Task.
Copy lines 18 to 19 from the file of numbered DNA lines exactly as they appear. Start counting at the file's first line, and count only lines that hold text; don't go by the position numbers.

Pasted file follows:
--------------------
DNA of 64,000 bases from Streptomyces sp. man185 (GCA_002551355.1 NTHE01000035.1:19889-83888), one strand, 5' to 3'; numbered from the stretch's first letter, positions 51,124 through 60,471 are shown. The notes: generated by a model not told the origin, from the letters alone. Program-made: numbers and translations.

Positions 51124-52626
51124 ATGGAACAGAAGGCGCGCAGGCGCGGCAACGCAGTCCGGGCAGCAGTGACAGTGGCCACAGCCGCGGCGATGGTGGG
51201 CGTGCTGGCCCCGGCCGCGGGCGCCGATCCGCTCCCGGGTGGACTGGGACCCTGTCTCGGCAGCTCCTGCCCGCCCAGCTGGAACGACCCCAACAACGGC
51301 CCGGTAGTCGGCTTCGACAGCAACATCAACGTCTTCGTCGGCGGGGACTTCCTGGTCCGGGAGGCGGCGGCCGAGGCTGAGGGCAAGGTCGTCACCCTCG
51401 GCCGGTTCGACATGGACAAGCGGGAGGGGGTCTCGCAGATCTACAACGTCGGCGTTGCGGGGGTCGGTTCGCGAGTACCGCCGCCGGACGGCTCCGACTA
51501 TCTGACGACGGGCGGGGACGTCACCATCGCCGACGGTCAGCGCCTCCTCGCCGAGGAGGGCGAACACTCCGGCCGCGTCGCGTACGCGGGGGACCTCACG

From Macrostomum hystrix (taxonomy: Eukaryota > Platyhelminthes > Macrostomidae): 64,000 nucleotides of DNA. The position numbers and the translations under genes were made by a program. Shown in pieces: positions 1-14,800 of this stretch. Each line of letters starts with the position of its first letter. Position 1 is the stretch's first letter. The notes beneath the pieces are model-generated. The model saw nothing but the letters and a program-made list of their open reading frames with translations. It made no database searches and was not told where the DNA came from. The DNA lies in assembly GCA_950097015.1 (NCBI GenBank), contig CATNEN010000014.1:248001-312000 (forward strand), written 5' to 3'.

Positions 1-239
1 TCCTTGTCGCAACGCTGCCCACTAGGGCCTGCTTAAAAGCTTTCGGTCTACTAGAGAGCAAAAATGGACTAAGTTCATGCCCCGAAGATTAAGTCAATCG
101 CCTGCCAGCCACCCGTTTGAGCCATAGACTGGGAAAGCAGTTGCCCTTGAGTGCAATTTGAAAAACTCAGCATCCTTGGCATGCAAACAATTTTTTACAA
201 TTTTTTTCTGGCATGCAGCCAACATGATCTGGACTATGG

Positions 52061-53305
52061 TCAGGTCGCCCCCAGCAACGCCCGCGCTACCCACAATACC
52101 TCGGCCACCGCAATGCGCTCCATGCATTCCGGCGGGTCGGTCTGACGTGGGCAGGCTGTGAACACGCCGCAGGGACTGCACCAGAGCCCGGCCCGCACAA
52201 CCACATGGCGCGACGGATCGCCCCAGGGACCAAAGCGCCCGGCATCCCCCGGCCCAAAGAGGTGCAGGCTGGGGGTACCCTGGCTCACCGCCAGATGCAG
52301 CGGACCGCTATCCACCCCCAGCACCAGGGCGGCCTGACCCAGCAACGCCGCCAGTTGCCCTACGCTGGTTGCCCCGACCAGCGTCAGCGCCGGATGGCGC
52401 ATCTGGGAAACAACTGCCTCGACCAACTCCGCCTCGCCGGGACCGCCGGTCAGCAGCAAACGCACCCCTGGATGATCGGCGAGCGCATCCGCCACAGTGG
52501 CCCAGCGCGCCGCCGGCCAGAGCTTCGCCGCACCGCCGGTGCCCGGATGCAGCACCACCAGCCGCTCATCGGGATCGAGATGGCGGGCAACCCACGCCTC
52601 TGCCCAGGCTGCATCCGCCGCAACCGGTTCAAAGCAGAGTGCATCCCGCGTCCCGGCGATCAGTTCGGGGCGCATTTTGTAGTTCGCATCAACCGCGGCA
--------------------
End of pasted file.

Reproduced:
52401 ATCTGGGAAACAACTGCCTCGACCAACTCCGCCTCGCCGGGACCGCCGGTCAGCAGCAAACGCACCCCTGGATGATCGGCGAGCGCATCCGCCACAGTGG
52501 CCCAGCGCGCCGCCGGCCAGAGCTTCGCCGCACCGCCGGTGCCCGGATGCAGCACCACCAGCCGCTCATCGGGATCGAGATGGCGGGCAACCCACGCCTC